<p>Good explanation about the things many of us take for granted that somebody has diligently done in our various libraries</p>
<p>great article.<br>One thing you might have forgotten to mention (unless I skipped over that) is that even between various Atmega's the code becomes less portable from one atmega to another. If you did mention that.. I apologize </p>
<p>No I didn't and you're very right. Each chip has it's own characteristics that users need to keep in mind. That's why I listed the pin-mapping for several boards. Each of the chipKIT boards uses a different PIC32.</p><p>Thanks for mentioning that.</p>
<p>If you are really interested in how the underlying microcontroller works (Arduino is a development board, not a microcontroller) you should start playing with just the MCU. I'd recommend a simple ATmega328 or ATtiny24 chip. It only takes a few external components. You can use the Arduino board, but you might be tempted to you Arduino &quot;sketches&quot; instead of actual code. It's all in the datasheet!</p>
<p>It's interesting how the Arduino IDE and MPIDE don't require the normal main() statements and such that are needed when writing code. main() is implied in the IDE, and everything you sketch is put inside it in the compiler. Thanks for making that distinction. And thanks for the info.</p>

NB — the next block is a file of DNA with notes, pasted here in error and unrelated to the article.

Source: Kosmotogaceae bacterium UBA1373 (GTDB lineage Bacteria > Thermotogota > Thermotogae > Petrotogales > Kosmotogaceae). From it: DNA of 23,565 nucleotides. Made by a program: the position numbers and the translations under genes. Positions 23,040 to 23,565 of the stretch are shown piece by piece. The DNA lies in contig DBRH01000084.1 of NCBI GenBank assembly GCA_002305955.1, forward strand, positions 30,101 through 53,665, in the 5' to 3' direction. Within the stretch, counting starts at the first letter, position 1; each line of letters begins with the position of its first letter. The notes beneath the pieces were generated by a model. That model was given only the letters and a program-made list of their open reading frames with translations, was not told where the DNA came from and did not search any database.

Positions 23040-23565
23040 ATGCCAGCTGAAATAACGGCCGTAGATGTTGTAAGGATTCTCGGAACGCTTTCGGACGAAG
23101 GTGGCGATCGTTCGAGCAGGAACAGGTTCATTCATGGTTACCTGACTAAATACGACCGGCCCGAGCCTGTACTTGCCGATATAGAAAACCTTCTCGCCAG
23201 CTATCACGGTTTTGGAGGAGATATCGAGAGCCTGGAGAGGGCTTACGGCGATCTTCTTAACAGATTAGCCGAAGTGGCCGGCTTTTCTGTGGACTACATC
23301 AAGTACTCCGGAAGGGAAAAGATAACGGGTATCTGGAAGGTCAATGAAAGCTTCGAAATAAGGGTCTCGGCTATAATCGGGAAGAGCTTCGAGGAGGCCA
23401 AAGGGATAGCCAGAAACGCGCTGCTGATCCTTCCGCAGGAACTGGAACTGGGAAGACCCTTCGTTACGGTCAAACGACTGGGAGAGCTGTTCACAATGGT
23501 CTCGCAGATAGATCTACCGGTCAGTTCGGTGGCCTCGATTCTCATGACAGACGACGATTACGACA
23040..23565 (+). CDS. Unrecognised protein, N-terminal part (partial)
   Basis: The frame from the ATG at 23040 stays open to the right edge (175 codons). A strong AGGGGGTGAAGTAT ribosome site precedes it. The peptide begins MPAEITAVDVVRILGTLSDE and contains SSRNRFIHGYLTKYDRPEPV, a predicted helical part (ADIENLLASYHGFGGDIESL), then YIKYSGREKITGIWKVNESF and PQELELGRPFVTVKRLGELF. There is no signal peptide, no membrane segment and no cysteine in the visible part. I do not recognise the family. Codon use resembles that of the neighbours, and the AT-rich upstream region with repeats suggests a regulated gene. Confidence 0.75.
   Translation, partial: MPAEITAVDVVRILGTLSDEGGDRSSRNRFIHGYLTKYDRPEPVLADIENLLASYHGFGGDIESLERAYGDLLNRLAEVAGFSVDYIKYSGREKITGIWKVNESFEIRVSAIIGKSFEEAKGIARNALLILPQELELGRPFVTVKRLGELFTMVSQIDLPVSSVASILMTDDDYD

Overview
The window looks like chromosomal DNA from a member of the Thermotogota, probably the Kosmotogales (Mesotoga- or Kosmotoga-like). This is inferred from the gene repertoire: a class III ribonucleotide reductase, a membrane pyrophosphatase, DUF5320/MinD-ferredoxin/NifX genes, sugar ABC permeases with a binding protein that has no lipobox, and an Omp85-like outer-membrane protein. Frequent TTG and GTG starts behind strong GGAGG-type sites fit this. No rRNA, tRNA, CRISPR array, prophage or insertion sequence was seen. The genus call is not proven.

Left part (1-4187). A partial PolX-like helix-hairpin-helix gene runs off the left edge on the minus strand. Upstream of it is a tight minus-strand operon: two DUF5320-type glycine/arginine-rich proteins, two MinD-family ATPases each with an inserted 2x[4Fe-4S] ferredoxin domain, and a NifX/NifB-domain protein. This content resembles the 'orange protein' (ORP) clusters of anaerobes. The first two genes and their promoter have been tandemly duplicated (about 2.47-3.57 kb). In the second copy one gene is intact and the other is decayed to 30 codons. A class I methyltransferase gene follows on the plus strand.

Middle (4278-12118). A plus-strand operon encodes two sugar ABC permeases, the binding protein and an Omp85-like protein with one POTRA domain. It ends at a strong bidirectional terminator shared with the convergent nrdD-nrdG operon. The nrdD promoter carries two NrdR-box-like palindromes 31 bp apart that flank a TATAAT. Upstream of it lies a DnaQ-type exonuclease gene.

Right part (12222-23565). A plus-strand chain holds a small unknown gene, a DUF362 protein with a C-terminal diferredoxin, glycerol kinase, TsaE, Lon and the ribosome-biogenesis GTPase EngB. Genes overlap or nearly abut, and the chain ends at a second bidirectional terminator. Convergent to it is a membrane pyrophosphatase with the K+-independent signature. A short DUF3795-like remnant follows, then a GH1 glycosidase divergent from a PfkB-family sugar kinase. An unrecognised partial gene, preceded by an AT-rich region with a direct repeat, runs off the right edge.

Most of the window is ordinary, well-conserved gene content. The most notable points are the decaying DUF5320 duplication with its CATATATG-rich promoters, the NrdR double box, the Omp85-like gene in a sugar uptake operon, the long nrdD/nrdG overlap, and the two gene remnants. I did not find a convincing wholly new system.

<p>Yes, They are great learning tools, but the hide a lot of what is going on (for simplicity) which is good if you don't care to explore further, but bad if you want to see what the chips are really capable of.</p>
I've always used codevisionavr. This is a c compiler offered by HP InfoTech, free evaluation version available. It is now available as an add on for avr studio 6.1 and higher available on the Atmel website, also free. As for a good all around microcontroller from Atmel I recommend ATmega16. It has pretty much one of everything available on the chip.
<p>Thank you for the info!!</p>
<p>This is very useful when interfacing with parallel devices. That way you can do something like PORTL=123; instead of having to write the pins individually and figure out which ones to set. </p>
<p>As always, such great content explained clearly. All this talk about registers reminds me of my PLC classes a few years ago. Good Job!</p>
<p>Thanks for the feedback. It can be such a complex idea the first time you see it, so I'm glad at least somebody got it! LOL</p>

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Bio: I've always loved to figure out how things work, so hacking and making just fits for me. I'm an intern at Digilent Inc ... More »